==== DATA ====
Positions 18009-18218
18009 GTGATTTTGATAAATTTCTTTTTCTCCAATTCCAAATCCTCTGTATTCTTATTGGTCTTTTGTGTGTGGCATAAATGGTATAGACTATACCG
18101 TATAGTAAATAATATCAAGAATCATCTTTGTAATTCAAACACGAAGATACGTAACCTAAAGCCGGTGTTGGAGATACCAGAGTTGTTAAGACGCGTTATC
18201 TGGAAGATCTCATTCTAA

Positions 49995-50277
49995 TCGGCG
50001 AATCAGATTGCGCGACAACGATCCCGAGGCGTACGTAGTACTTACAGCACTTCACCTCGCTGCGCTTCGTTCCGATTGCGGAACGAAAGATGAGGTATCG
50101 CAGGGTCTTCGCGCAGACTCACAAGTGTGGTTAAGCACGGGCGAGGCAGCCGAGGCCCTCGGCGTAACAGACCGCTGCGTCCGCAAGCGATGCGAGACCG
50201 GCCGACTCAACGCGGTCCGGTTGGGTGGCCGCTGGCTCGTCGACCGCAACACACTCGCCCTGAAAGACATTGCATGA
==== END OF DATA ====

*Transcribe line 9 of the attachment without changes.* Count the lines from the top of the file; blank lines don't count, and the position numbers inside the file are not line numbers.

50201 GCCGACTCAACGCGGTCCGGTTGGGTGGCCGCTGGCTCGTCGACCGCAACACACTCGCCCTGAAAGACATTGCATGA